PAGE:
US 2574854 A
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Description (OCR text may contain errors)
Nov. 13, 1951 F. WEST WASH RAG STRUCTURE CONSTRUCTED TO CONTAIN SOAP Filed Nov. 15, 1946 Franz W5 2 A tto r" ey:
iatented Nov. 13, 1951 UNITED STATES PATENT DFFICE WASH RAG STRUCTURE CONSTRUCTED T CONTAIN SOAP Frank West, Cincinnati, Ohio Application November 15, 1946, Serial No. 710,093
1 Claim. 1
This invention appertains to wash cloths, the principal object being to provide a wash cloth having an inside compartment in which a piece of soap can be inserted, the cloth being sulficientl porous to permit suds to be formed by contact of water with the soap, to the end that the thus provided cloth can be easily soaped with a continual supply of soap fluid occurring durin the use of the cloth.
Another important object of the invention is to provide a wash cloth, which can be used for bathing and other purposes and from which the contained soap can be easily displaced, to the end that the cloth can be readily rinsed.
Still another object of the invention is to provide a wash cloth having an internal pocket for the reception of a piece of soap and wherein the cloth has a slit on a bias across one corner portion of the cloth for the extraction or insertion of the soap, without likelihood of the soap accidently displacing from the cloth.
These and other objects and advantages of the invention will become apparent to the reader of the following description.
In the drawing:
Figure 1 is a top plan view of the cloth showing a bulge defining the presence of a piece of soap therein.
Figure 2 is a section taken on line 22 of of Figure 1.
Figure 3 is an edge elevational view looking at the right side edge as shown in Figure 1.
Figure 4 is an enlarged fragmentary sectional view taken on line 4-4 of Figure 1.
Referring to the drawing, numerals 5, 6 denote upper and lower plies of wash cloth fabric, sewed together at their edges as at I to define a substantially square wash cloth, or in fact, a cloth of any desired shape.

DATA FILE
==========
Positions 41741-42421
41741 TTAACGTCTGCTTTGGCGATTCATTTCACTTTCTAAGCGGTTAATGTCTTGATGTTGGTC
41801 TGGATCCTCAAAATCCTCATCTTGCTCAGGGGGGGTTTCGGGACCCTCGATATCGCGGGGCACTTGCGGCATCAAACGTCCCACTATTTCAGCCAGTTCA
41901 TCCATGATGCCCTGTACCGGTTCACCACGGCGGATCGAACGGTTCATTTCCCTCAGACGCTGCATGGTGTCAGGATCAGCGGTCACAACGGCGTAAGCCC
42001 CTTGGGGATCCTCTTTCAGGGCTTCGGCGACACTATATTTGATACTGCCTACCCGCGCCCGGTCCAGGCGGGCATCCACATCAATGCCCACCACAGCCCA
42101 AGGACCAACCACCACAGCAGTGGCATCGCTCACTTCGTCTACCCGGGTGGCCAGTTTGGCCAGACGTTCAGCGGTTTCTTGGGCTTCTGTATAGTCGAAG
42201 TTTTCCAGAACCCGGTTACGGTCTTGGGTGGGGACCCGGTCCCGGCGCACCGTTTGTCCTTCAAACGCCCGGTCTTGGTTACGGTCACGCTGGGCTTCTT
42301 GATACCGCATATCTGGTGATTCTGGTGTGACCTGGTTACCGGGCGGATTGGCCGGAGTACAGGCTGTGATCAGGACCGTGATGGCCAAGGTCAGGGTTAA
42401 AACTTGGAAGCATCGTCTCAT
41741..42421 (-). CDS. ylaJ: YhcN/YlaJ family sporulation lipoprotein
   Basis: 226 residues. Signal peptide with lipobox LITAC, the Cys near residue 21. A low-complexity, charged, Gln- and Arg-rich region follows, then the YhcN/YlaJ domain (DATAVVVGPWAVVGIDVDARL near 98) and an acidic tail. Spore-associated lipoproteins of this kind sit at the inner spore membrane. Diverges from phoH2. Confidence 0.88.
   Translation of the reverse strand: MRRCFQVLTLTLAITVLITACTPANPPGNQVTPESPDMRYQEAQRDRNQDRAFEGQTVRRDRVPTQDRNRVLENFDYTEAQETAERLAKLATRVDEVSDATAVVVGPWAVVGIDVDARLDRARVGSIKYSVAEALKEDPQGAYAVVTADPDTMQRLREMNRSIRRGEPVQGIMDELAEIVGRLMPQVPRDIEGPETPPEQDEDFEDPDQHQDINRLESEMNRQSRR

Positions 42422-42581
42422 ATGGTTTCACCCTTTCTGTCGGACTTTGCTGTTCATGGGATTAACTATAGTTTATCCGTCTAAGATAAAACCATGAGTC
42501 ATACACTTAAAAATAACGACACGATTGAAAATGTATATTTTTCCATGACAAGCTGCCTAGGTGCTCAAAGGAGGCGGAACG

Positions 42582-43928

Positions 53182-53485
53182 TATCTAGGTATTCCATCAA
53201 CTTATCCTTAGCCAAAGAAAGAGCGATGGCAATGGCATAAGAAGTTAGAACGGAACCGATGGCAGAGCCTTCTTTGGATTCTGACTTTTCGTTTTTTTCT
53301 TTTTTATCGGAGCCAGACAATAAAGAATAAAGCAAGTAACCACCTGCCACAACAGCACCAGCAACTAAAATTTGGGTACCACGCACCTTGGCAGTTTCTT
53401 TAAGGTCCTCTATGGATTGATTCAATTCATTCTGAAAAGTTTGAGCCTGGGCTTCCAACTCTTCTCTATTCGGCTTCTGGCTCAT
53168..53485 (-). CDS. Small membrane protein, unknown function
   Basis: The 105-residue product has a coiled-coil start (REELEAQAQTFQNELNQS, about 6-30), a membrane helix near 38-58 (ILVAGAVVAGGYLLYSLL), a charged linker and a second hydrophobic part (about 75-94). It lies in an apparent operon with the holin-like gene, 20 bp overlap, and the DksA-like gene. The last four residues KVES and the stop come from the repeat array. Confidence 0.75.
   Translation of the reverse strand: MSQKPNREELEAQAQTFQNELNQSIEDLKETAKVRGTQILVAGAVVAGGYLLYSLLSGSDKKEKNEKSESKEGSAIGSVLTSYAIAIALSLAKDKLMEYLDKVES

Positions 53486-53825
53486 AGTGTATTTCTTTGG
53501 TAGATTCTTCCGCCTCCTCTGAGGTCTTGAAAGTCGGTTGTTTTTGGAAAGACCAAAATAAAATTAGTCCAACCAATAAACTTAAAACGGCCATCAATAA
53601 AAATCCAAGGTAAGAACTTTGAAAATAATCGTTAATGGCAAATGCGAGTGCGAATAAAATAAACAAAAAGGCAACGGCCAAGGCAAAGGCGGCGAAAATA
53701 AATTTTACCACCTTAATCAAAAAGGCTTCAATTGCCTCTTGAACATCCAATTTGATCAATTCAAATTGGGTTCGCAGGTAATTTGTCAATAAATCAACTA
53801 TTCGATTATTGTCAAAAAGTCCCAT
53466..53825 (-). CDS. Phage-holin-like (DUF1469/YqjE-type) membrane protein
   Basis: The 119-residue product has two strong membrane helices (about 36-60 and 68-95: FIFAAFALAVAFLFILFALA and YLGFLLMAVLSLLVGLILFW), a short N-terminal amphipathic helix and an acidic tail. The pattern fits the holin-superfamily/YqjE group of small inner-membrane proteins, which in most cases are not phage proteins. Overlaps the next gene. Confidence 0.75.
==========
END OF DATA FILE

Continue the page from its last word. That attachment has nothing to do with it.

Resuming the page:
Before sewing the plies 5, 6 together, one corner portion of one of the plies, for instance the ply is cut ofi on a straight line bias as at 1a. The removed portion of the ply 5, is discarded, leaving only the adjacent corner portion of the ply 6, which, if desired, may serve as a flap 8, for closing off the thus formed opening to preclude accidental displacement of the soap from the interior of the wash cloth.
As shown in Figure 2, numeral 9 denotes a cake of soap, which is simply slipped under the edge portion 1 of the ply 5 and to a desired position between the plies 5, B, after which the flap 8 can be folded over the ply 5 at the edge I to close the wash cloth, after which the cloth can be suitably grasped in the hand during the lather forming process. For instance the cloth can be held between the hands and the plies moved back and forth across the soap after the cloth has been wetted to build up a considerable supply of lather within the cloth, that is between the plies 5, 6, which will ooze through the pores of the plies, to the outside surfaces of the cloth.
While the foregoing description sets forth the invention in specific terms, it is to be understood that numerous changes in the shape, size and materials may be resorted to without departing from the spirit and scope of the invention as claimed hereinafter.
Having described the invention, what is claimed as new is:
A wash cloth comprising a pair of superimposed plies of cloth which are substantially rectangular in shape, said plies being secured together and one of said plies having a corner portion cut-a-way along a bias leaving the adjacent cloth ply portion free and unattached and providing an opening at said corner portion for the insertion of soap between the plies, said plies being attached only along their outer edges to provide a wash cloth wherein said plies and soap contained therebetween are moveable relative to each other to build up a foamy lather within the wash cloth which oozes outwardly through the pores thereof.
REFERENCES CITED The following references are of record in the file of this patent:
UNITED STATES PATENTS Number Name Date 335,539 Robinson Feb. 2, 1886 1,328,884 Miller Jan. 27, 1920 1,987,130 Shapero Jan. 8, 1935 2,006,708 Benedict July 2, 1935 2,265,329 Wachs Dec. 9, 1941